OFAC Designates Additional SDNs Under its Russian Sanctions Regime

April 12, 2018

On April 6, 2018, the U.S. Department of the Treasury’s Office of Foreign Assets Control (“OFAC”) designated several persons and entities as Specially Designated Nationals (“SDN”). These designations – which target certain Russian government officials, Russian oligarchs, and companies they own and control – were made pursuant to pre-existing Russia-related sanctions.

U.S. persons are prohibited from all dealings or transactions with SDNs and are required to block1 SDNs’ property or interest in property that U.S. persons come to possess. Under OFAC’s 50 percent rule, these prohibitions also apply to entities in which SDNs own at least a 50 percent interest (either individually or in the aggregate), even if such entities do not themselves appear on the SDN List. It is imperative, therefore, that proper due diligence is conducted in advance of any dealing to ensure that all relevant parties are not on the SDN List and are not otherwise majority-owned by SDNs.

The new designations also create potential exposure for non-U.S. persons under certain circumstances. The Countering America’s Adversaries Through Sanctions Act (CAATSA) requires that mandatory sanctions be imposed on a non-U.S. person that facilitates a “significant” transaction for or on behalf of any of the newly designated SDNs or a newly designated SDN’s immediate family member. In determining whether a transaction is “significant,” OFAC will consider: (1) the size, number, and frequency of the transaction(s); (2) the nature of the transaction(s); (3) the level of awareness of management and whether the transaction(s) are part of a pattern of conduct; (4) the nexus between the transaction(s) and a blocked person; (5) the impact of the transaction(s) on statutory objectives; (6) whether the transaction(s) involve deceptive practices; and (7) such other factors that the Secretary of the Treasury deems relevant on a case-by-case basis.

General Licenses

Also on April 6, 2018, OFAC released two general licenses (General License 12 and General License 13) aimed at providing a wind-down period for certain operations involving the newly designated SDNs.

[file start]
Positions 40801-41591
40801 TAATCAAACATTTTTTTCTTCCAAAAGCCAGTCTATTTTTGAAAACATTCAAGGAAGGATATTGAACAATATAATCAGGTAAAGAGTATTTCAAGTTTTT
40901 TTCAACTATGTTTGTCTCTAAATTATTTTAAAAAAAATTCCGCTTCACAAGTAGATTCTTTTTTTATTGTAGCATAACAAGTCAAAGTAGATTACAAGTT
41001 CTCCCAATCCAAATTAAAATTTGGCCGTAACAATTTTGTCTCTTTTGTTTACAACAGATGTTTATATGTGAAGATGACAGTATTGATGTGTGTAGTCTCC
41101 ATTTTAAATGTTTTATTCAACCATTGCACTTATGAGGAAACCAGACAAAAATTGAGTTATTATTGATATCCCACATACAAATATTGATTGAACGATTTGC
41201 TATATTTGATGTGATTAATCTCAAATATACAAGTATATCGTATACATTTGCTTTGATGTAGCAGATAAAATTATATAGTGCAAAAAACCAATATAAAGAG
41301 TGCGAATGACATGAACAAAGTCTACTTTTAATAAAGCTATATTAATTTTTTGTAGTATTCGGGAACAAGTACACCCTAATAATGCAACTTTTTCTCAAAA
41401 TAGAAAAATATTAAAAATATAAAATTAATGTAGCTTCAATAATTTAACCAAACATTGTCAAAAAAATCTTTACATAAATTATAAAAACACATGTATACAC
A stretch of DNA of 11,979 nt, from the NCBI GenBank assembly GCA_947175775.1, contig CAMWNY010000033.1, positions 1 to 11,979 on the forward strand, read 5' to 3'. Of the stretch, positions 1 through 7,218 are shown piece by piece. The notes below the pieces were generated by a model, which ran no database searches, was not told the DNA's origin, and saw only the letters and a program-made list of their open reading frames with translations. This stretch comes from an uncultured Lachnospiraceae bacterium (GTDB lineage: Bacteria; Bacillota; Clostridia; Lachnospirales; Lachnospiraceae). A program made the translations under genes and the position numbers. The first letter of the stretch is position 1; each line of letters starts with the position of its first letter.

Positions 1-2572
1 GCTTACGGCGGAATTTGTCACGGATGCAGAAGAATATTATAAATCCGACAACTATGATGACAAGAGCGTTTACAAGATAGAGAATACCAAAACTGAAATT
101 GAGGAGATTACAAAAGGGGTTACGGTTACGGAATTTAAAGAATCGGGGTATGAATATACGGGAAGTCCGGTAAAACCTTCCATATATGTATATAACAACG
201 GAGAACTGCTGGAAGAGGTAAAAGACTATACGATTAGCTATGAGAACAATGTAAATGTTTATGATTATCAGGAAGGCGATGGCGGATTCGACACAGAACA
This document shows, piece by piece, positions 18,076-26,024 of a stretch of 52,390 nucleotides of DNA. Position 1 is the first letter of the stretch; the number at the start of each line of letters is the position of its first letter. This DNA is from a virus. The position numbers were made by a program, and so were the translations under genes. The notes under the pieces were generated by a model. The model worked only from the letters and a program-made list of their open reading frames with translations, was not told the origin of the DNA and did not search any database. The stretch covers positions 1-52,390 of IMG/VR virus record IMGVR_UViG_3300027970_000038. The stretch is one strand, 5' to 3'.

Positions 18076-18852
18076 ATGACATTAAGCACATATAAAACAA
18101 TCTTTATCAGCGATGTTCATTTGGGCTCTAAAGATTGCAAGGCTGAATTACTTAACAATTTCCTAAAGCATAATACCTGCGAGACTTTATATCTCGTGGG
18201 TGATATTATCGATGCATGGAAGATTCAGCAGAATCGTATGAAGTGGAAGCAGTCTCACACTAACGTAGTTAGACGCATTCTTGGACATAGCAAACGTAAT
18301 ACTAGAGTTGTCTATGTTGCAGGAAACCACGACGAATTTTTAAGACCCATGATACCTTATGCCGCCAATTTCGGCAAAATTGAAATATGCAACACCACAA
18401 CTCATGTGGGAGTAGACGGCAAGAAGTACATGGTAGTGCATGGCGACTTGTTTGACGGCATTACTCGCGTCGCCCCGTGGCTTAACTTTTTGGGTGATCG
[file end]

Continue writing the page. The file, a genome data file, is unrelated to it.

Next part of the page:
General License 12 permits U.S. persons to engage in transactions through 12:01am EDT on June 5, 2018, that are necessary to wind down pre-existing operations, contracts, or other agreements, including the importation of goods, services, or technology into the U.S. with 12 of the 15 newly designated entities, as well as entities in which one or more of the 12 listed entities own, directly or indirectly, a 50 percent or greater interest (“blocked entities”).2 Notably, General License 12 provides that any wind-down payment to or for the direct or indirect benefit of these blocked entity must be made into a blocked, interest-bearing account located in the United States. Hence, payments to a blocked entity in connection with wind-down activities are not permitted.

General License 13 permits U.S. persons to engage in transactions through 12:01 am EDT on May 7, 2018, that are necessary to divest or transfer debt, equity, or other holdings of three of the newly designated entities (EN+ Group PLC, GAZ Group, and United Company RUSAL PLC) to a non-U.S. person, or to facilitate the transfers of debt, equity, or other holdings in those three entities by a non-U.S. person to another non-U.S. person. General License 13 does not permit the sale of debt, equity, or other holdings to these blocked entities.

U.S. persons participating in transactions authorized under either General License 12 or 13 must file a detailed report of each transaction including certain required information with OFAC within 10 business days after the expiration of the general license (i.e. June 19, 2018 for General License 12 and May 21, 2018 for General License 13).

OFAC released Frequently Asked Questions to provide additional guidance with respect to the general licenses. OFAC advises that U.S. persons employed by or on the board of newly designated SDNs may not continue their employment or board membership and must take steps to sever ties with the blocked entities. In addition, U.S. persons who have ordered goods from the newly blocked entities before April 6, 2018, may still accept the goods in accordance with the requirements and time limitations of General License 12, though any payments for such goods must be deposited in a blocked, interest-bearing account located in the United States.

If you have any questions or concerns about U.S. sanctions against Russia, please contact one of the attorneys listed below.


1 OFAC explains that when property is to be blocked, “(t)itle to the blocked property remains with the target, but the exercise of powers and privileges normally associated with ownership is prohibited without authorization from OFAC. Blocking immediately imposes an across-the-board prohibition against transfers or dealings of any kind with regard to the property.”

2 General License 12 does not apply to Gallistica Diamante, Rosoboroneksport OAO, and Russian Financial Corporation, as well as the newly designated individuals. As such, General License 12 does not permit wind-down activities with these entities, individuals, or entities owned 50 percent or more by them.


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